[Updated, 6:18 p.m. ET. See below.] The Trump administration unveiled Wednesday a long-awaited plan to import cheaper medications from Canada and other countries.
The US Department of Health and Human Services says the two proposals are part of the administration’s strategy to curb high prescription-drug prices, which has often been short on action despite the president’s tough rhetoric.
The details of the proposals may change as the public gets a chance to weigh in. Critics have already begun picking apart the details, but the announcement paves a path for drug importation, a policy that the biopharmaceutical industry has long opposed, citing concerns about the safety of products that come from abroad.
The first importation proposal would allow states, drug wholesalers, or pharmacists to develop demonstration projects showing how they would import drugs from Canada. These imported drugs would be versions of FDA-approved drugs manufactured according to FDA standards. To address safety concerns, applicants must show how they will comply with requirements such as drug labeling and the ability to track a drug from a manufacturing site to the pharmacy.
Under the second proposal, drug makers could import versions of the products that they sell in other countries. HHS says the companies could sell those versions in the US at lower prices. But a company would need to show the FDA that the drug for the foreign market is the same as the US version. HHS says this pathway could cover diabetes treatments such as insulin, as well as drugs for cardiovascular disorders and cancer.
Some observers say the proposals aren’t tough enough to bring down high prices. Evercore ISI analyst Umer Raffat wrote in a research note that the proposals leave ways for companies to avoid importing some drugs.
The first proposal excludes a wide swath of expensive drugs, such as biologics, intravenous therapies, and inhaled drugs. Also excluded are dozens of drugs that come with “risk evaluation and mitigation strategies” (REMS), which are plans to communicate a drug’s risks to both physicians and patients.
With these exclusions, the plan “isn’t quite that bombshell importation proposal that [Wall] Street had feared,” Raffat said in the note.
Another loophole is the requirement that drugs be eligible for importation only if the active ingredient in a product comes from a facility that also produces the FDA-approved version. Companies can get around that requirement by designating manufacturing facilities for these ingredients as US-specific, Raffat said. If they do that, he said, there won’t be any location that is providing ingredients for both FDA-approved drugs and foreign versions of the drug.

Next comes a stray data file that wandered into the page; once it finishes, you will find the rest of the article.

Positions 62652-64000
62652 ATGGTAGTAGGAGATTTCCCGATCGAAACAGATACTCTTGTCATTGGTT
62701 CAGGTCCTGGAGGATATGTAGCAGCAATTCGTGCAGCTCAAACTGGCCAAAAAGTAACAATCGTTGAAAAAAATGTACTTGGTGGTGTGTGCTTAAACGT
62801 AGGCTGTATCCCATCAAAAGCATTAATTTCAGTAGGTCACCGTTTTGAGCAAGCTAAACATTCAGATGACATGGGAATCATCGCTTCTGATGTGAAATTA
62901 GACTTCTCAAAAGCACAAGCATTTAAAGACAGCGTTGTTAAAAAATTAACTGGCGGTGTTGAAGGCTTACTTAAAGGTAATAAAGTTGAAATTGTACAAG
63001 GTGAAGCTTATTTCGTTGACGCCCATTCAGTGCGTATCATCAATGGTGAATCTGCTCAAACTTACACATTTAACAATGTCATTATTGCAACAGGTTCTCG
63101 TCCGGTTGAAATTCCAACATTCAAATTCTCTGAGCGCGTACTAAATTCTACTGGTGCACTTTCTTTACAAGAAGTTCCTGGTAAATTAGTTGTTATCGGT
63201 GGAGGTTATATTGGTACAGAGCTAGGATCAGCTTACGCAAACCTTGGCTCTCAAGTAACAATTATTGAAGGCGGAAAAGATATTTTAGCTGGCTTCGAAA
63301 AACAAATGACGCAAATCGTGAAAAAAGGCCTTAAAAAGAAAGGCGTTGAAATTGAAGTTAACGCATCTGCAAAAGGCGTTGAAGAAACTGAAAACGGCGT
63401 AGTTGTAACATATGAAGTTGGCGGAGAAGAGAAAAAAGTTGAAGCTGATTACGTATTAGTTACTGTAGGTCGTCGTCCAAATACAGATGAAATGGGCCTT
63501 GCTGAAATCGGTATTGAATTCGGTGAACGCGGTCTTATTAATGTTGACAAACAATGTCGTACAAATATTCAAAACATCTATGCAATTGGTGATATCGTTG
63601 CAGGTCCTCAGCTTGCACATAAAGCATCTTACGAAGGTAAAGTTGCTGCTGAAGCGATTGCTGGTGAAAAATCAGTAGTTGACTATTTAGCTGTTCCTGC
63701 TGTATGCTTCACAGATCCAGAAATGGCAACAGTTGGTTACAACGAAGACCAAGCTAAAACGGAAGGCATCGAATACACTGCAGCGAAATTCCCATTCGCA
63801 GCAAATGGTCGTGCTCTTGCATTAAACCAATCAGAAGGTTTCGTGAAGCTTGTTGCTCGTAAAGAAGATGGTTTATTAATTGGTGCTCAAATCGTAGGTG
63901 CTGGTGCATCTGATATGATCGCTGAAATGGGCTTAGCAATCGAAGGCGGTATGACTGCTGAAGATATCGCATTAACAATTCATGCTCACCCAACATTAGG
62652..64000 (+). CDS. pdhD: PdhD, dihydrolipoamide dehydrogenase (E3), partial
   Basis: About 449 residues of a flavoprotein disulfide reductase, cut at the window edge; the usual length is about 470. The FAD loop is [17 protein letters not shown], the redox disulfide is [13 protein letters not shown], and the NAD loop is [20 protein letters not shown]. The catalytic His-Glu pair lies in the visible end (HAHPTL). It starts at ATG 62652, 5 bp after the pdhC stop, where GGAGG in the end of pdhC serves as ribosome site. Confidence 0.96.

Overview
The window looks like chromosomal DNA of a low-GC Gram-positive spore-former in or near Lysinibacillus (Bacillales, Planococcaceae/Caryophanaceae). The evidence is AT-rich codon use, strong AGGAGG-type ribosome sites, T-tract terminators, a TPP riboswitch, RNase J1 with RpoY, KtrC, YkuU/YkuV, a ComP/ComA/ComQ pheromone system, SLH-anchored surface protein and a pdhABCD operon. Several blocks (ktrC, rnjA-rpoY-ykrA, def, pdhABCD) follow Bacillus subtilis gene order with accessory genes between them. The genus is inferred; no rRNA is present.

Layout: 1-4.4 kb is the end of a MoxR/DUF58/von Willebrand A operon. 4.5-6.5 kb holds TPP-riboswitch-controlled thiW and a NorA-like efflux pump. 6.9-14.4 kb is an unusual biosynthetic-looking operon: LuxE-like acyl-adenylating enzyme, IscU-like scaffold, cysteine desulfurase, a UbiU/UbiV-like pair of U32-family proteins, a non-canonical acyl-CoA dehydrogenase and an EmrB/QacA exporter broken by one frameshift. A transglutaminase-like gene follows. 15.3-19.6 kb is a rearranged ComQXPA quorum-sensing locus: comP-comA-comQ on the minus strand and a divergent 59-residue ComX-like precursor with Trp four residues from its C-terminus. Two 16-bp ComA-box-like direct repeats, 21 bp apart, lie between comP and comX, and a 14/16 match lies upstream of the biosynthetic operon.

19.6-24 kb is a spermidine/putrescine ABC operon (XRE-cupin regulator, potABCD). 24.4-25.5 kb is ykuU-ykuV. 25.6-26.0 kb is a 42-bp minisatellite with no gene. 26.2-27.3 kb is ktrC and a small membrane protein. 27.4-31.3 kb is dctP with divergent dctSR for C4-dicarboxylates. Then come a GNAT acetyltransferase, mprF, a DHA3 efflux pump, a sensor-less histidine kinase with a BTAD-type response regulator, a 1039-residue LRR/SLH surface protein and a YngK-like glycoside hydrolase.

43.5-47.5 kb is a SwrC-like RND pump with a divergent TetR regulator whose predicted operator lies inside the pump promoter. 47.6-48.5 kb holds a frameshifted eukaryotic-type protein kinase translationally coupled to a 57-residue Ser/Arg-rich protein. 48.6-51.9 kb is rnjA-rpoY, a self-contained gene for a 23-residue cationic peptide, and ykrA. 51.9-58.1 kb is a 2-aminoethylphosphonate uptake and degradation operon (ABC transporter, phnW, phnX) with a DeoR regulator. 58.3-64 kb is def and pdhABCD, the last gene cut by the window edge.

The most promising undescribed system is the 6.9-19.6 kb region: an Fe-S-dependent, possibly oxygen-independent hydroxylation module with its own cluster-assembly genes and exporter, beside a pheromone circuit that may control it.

If the HHS proposals take effect, they could hurt the drug supply in Canada. David Clement, the Toronto-based North American affairs manager of the Consumer Choice Center, noted that Canadian pharmacies have experienced drug shortages in recent years. His group is concerned that a US policy change on importation could threaten the medication supply for patients in Canada. Clement added that drug manufacturers will be more reluctant to negotiate with Canada’s national health plan if medicines for the Canadian market will be exported to the US.
[Paragraph added with additional industry comment.] The biopharmaceutical industry was critical of the drug importation proposal. The Pharmaceutical Research and Manufacturers of America, a trade group, issued a statement reiterating its previously stated concerns about the safety of drugs that come from other countries. During a Wednesday evening earnings conference call, Vertex Pharmaceuticals (NASDAQ:VRTX) CEO Jeff Leiden noted that Canada does not have enough drug supply to meet the demand in the US. He added that the HHS proposals do nothing to encourage the industry to invest in the research and development of innovative new drugs. “We feel that type of legislation is completely inconsistent with our principles,” Leiden said.
The HHS importation proposals have the support of acting FDA Commissioner Ned Sharpless, who said in a statement that driving down drug prices calls for a comprehensive approach. Sharpless’s predecessor, Scott Gottlieb, opposed drug importation, citing safety concerns, although he formed a group last year before he stepped down to develop importation policies for medicines made only by a single manufacturer.